CAIRO: Last year, bread was added to the list of unattainable goods for Egyptian families, along with meat. Now, even vegetables are becoming a luxury that many cannot afford.
Vegetables — namely tomatoes — have been subject to an unprecedented inflation which has reached 300 percent in some cases. At their peak, tomatoes reached LE 15 a kilo, beans reached LE 20, and aubergines reached LE 12. This coincided with an increase in the prices of meat, which reached LE 70, and poultry, which reached LE 16.
As the prices of the ingredients of even the most basic dishes skyrocketed, some Egyptian families with limited incomes have resorted to giving up cooked food altogether.
Sherifa, a mother of five who makes a living through a small stand where she sells dates, was hit hard by recent inflation, faced with rising prices and a pay cut. Many stopped buying dates and fruits to be able to afford vegetables, she said.
“Sometimes I go two or three months without cooking, we eat cheese and eggs, my children and I,” said Sherifa, “Only God can help me, there should be some mercy in the country.”
The nutritious quality of affordable foods leaves much to be desired, with salad being another luxury for many families and cooked meals being replaced by koshary at best.
“We eat koshary; it feeds three people with LE 10 which is less expensive than one kilo of tomatoes,” said Ashraf who supports a family of three.
The increase in vegetables prices has also affected spending in other areas as more money is needed just to cover the basic needs.
“Prices of all essentials have gone up, how am I supposed to save money? I have to borrow money at the end of the month and I’ve given up anything that’s not essential,” said Mahmoud, who works in advertising.
In some cases, saving money to cope with the increasing vegetable prices comes at the expense of other needs.
Manal, a single mother of four, is thinking of taking her kids out of school to be able to afford food.
“The poor people are about to go crazy, what are we supposed to do? The only thing left for us is to fast and stop eating, we are living on fuul and falafel,” said Manal.
For many, the recent vegetable price hikes were the last straw as the only affordable food is now beyond the means of many.
“The poor should just [kill themselves] to finally rest and appease the big guys too,” says Um Wael, a bread vendor.
Some housewives are getting creative in their cooking in order to minimize their use of tomatoes, sometimes blending tomatoes with tomato sauce and adding artificial colors.
Others have turned to the limited number of Ministry of Agriculture outlets, which are selling tomatoes at approximately half the price compared to other vendors. But the difference in prices comes at a cost as the location of these outlets require transportation, as opposed to the vegetable vendor around the corner, wasting hours in queues and settling for mediocre quality of vegetables.
“Who would think that all this line is for tomatoes? Seeing this, people would think that they’re selling meat,” said Manal who has a stand opposite to the ministry’s outlet.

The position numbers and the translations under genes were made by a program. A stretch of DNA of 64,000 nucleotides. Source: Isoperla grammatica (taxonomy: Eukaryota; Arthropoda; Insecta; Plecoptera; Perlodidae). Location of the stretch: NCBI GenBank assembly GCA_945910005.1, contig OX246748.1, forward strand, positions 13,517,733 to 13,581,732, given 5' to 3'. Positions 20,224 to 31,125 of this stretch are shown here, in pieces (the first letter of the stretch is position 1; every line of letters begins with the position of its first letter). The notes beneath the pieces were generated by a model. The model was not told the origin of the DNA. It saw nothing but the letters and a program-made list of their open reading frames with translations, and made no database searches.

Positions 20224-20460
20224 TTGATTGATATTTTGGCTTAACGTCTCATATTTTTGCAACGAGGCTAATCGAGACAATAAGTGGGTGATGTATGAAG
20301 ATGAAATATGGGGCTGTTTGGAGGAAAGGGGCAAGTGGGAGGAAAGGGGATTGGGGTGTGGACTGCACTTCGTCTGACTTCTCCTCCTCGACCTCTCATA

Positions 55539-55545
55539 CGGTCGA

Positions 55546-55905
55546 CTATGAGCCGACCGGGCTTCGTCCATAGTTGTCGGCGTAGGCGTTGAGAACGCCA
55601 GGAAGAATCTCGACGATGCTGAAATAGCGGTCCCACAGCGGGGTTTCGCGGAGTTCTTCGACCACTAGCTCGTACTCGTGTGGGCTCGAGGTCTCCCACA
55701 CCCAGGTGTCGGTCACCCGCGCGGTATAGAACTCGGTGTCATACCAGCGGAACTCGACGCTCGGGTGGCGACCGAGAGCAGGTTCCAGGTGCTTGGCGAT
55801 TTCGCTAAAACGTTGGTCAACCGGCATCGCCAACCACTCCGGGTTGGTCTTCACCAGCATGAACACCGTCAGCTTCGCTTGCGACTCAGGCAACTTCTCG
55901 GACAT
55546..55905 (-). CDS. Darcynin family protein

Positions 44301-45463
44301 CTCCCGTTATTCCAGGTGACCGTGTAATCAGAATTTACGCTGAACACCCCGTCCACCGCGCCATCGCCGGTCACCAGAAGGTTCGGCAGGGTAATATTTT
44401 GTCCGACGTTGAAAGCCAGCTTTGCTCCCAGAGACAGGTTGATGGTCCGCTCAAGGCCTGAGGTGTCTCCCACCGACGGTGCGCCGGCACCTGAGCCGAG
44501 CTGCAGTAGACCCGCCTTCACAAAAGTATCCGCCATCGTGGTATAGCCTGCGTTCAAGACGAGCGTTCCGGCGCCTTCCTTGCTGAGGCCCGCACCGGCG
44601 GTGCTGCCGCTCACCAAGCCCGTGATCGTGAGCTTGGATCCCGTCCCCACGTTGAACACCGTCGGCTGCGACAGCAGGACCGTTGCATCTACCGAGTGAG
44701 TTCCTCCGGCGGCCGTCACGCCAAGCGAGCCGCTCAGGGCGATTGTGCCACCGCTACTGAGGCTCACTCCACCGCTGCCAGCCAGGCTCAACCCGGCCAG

“The vegetables here look very bad, but I have to come here because of the price difference,” said an employee who only started resorting to the ministry’s outlets after the recent inflation.
Salah Mohamadein, from the Council of Agricultural research department, had told the media that the inflation was caused by a decrease in the supply of the vegetables, which was caused by three elements that have damaged the crops: higher temperatures, the white fly and a virus.
According to Mohamadein, the solution lies in producing hybrid tomatoes, which can resist those elements as well as modifying greenhouses to be used in the summer as well in order to protect crops from high temperatures.
At the time that tomatoes are sold at the Ministry of Agriculture’s outlets for LE 4.5, their prices range in private outlets between LE 7-10. This has led some to believe that vendors are taking advantage of the crisis to increase their profit.
On the other hand, vendors say that they are just as affected by the inflation with the increased cost of supply coupled with a decrease in demand.
“The 15 kg box of tomatoes now costs LE 130, so I have to sell it at LE 8 a kilo to make profit,” says Mohamed, a vegetables vendor.
The Citizens Against Inflation movement blames the current crisis on what they describe as government chaos.
Mohamed Bekheit, a member of the Citizens Against Inflation, said that the government’s reckless decisions have caused this crisis, and will keep causing more crises until more effort is put into the decision making process.
“The high temperature was expected and there should have been precautions to avoid what happened,” said Bekheit, “This crisis will pass and another one will arise for the same reasons and so on.”
Prime Minister Ahmed Nazif had told the media that the recent inflation is seasonal, caused by the weather, which is beyond the control of the government. Nazif added that the government is adopting long-term solutions that will see prices decrease in the coming period.